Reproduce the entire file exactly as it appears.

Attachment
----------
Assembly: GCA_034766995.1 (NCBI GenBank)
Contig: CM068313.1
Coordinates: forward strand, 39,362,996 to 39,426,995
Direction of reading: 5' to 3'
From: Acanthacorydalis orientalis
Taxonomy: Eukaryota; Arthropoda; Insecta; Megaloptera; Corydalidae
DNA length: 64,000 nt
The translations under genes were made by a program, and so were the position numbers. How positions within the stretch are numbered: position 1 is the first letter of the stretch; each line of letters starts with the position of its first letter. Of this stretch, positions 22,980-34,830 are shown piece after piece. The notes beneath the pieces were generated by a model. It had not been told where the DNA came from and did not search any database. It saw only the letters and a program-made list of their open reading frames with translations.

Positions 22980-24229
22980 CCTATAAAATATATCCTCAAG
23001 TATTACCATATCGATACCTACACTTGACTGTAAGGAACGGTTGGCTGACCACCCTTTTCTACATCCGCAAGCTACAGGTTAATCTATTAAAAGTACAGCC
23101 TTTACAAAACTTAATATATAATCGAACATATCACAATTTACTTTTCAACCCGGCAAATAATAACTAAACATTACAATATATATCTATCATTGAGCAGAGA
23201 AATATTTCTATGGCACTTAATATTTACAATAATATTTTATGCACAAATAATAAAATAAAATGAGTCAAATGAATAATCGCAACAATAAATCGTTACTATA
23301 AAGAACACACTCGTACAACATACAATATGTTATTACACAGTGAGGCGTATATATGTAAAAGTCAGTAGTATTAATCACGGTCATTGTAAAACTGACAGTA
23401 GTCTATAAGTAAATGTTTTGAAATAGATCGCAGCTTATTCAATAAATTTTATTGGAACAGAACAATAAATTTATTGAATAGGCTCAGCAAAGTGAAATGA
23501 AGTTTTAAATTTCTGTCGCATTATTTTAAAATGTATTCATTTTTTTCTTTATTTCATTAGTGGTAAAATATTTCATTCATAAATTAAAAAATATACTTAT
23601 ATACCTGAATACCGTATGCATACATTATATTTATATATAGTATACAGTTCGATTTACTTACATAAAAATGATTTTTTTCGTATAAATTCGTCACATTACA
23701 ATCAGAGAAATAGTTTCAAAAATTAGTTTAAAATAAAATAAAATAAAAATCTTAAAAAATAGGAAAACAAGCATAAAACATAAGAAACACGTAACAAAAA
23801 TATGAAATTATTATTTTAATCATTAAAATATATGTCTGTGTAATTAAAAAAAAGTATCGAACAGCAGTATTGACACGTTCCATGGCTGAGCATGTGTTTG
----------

Assembly: GCA_034766995.1 (NCBI GenBank)
Contig: CM068313.1
Coordinates: forward strand, 39,362,996 to 39,426,995
Direction of reading: 5' to 3'
From: Acanthacorydalis orientalis
Taxonomy: Eukaryota; Arthropoda; Insecta; Megaloptera; Corydalidae
DNA length: 64,000 nt
The translations under genes were made by a program, and so were the position numbers. How positions within the stretch are numbered: position 1 is the first letter of the stretch; each line of letters starts with the position of its first letter. Of this stretch, positions 22,980-34,830 are shown piece after piece. The notes beneath the pieces were generated by a model. It had not been told where the DNA came from and did not search any database. It saw only the letters and a program-made list of their open reading frames with translations.

Positions 22980-24229
22980 CCTATAAAATATATCCTCAAG
23001 TATTACCATATCGATACCTACACTTGACTGTAAGGAACGGTTGGCTGACCACCCTTTTCTACATCCGCAAGCTACAGGTTAATCTATTAAAAGTACAGCC
23101 TTTACAAAACTTAATATATAATCGAACATATCACAATTTACTTTTCAACCCGGCAAATAATAACTAAACATTACAATATATATCTATCATTGAGCAGAGA
23201 AATATTTCTATGGCACTTAATATTTACAATAATATTTTATGCACAAATAATAAAATAAAATGAGTCAAATGAATAATCGCAACAATAAATCGTTACTATA
23301 AAGAACACACTCGTACAACATACAATATGTTATTACACAGTGAGGCGTATATATGTAAAAGTCAGTAGTATTAATCACGGTCATTGTAAAACTGACAGTA
23401 GTCTATAAGTAAATGTTTTGAAATAGATCGCAGCTTATTCAATAAATTTTATTGGAACAGAACAATAAATTTATTGAATAGGCTCAGCAAAGTGAAATGA
23501 AGTTTTAAATTTCTGTCGCATTATTTTAAAATGTATTCATTTTTTTCTTTATTTCATTAGTGGTAAAATATTTCATTCATAAATTAAAAAATATACTTAT
23601 ATACCTGAATACCGTATGCATACATTATATTTATATATAGTATACAGTTCGATTTACTTACATAAAAATGATTTTTTTCGTATAAATTCGTCACATTACA
23701 ATCAGAGAAATAGTTTCAAAAATTAGTTTAAAATAAAATAAAATAAAAATCTTAAAAAATAGGAAAACAAGCATAAAACATAAGAAACACGTAACAAAAA
23801 TATGAAATTATTATTTTAATCATTAAAATATATGTCTGTGTAATTAAAAAAAAGTATCGAACAGCAGTATTGACACGTTCCATGGCTGAGCATGTGTTTG